PITTSBURGH — Diontae Johnson is the first player on the field before games, but you have to show up pretty early to notice. He's easy to spot, too. Just look for the guy catching tennis balls near midfield.
Like clockwork every week, Johnson and assistant equipment manager Lou Balde are the only people on the field. They're putting in work when other players are still en route to the stadium.
Johnson turns his back and from 10 yards away tracks the tennis ball coming over his shoulder. He catches the ball with one hand, and they repeat the drill over and over.
This routine is repeated every day at practice, too. First ones on the field in the dog days of August. First ones on the field in the December cold, too.
"Extra work," Johnson said. "He comes up with drills half the time. I come up with some, too. I believe in him. He's progressing my game. I can't thank him enough just to throw the ball to me every day."
Johnson and Balde go through a number of different drills, but they all have one thing in common: they're designed to improve Johnson's hand-eye coordination.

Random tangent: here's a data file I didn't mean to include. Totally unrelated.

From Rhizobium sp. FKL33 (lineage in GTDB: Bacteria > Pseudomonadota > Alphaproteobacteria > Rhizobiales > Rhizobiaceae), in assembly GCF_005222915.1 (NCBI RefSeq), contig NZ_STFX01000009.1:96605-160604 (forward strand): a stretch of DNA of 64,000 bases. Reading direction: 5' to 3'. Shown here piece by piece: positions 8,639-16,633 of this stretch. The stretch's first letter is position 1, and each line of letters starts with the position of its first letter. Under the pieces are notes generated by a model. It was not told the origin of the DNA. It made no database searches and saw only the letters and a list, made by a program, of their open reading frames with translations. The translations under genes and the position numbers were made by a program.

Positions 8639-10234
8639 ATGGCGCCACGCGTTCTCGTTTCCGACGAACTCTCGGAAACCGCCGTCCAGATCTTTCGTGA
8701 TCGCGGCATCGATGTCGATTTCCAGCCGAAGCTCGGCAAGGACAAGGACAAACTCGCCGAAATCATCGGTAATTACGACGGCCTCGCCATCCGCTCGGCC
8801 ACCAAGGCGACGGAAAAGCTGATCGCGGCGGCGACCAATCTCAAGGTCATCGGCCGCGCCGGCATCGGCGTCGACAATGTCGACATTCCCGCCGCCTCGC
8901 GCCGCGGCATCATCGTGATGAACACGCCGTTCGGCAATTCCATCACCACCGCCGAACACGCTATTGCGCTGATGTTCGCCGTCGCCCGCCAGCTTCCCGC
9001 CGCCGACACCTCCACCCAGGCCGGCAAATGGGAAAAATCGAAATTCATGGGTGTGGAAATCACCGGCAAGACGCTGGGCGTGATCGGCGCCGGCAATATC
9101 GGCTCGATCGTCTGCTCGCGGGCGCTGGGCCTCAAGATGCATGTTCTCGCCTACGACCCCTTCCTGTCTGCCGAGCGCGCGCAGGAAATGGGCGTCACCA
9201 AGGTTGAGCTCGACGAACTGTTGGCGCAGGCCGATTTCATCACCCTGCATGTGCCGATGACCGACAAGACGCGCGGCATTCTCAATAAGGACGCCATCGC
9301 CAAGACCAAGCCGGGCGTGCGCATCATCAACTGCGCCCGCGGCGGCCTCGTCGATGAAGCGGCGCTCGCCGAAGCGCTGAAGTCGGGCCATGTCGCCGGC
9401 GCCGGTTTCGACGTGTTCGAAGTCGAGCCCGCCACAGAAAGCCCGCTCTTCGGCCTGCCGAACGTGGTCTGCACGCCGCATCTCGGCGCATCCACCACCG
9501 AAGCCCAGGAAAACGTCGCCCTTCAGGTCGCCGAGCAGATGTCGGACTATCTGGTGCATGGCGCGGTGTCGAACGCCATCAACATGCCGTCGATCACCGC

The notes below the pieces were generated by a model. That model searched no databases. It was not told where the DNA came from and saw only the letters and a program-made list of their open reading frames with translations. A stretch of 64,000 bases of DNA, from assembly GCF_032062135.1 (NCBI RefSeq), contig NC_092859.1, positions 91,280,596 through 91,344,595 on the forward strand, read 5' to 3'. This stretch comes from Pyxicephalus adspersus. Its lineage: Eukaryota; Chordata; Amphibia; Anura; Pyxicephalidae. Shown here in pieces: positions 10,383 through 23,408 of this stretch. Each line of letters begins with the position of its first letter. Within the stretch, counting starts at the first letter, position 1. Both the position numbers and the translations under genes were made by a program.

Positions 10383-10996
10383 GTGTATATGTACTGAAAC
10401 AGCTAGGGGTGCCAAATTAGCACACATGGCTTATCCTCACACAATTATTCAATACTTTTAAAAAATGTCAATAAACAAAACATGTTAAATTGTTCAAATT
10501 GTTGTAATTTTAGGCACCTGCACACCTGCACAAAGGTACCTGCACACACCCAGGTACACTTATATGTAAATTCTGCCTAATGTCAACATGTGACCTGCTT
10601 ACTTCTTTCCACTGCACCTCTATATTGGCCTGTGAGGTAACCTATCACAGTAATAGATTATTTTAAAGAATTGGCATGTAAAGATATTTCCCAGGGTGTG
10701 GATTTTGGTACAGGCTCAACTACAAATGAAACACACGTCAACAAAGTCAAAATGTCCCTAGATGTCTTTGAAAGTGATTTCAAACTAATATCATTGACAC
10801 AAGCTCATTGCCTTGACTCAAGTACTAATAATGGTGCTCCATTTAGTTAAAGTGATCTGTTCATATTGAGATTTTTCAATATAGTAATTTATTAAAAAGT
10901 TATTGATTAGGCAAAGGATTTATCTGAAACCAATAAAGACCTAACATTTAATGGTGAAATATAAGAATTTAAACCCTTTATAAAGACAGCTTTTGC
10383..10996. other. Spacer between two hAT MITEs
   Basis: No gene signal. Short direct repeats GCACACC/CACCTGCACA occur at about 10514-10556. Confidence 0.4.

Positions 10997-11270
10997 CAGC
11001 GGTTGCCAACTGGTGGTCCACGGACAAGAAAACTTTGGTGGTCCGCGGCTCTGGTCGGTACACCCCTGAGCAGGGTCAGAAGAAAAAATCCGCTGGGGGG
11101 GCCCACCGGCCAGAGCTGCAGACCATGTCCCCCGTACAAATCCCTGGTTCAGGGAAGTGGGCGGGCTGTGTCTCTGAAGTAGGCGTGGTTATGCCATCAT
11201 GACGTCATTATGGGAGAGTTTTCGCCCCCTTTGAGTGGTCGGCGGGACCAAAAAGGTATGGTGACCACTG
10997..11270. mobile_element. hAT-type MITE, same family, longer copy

Johnson did a lot of good things in his second NFL season. He led the Steelers in targets, receptions and receiving yards and also scored seven touchdowns. But he also was atop the league in one statistical category that no receiver wants to lead: drops.
Drops are not an official NFL statistic, but there is no doubt Johnson led the league last season. According to Pro Football Solutions he had 16. Pro Football Reference had him with 13.
"I've always had work ethic," Johnson said. "People have tough years. It happens to the best of them. It's how you respond. I put in work the whole offseason, and I'm continuing to do it. It's been showing in the games."
Johnson has gone from hands of stone to hands of gold. According to Pro Football Reference he has no drops in 109 targets this season. Pro Football Focus has him with one drop in 107 targets. Either way, he's changed the narrative about his game.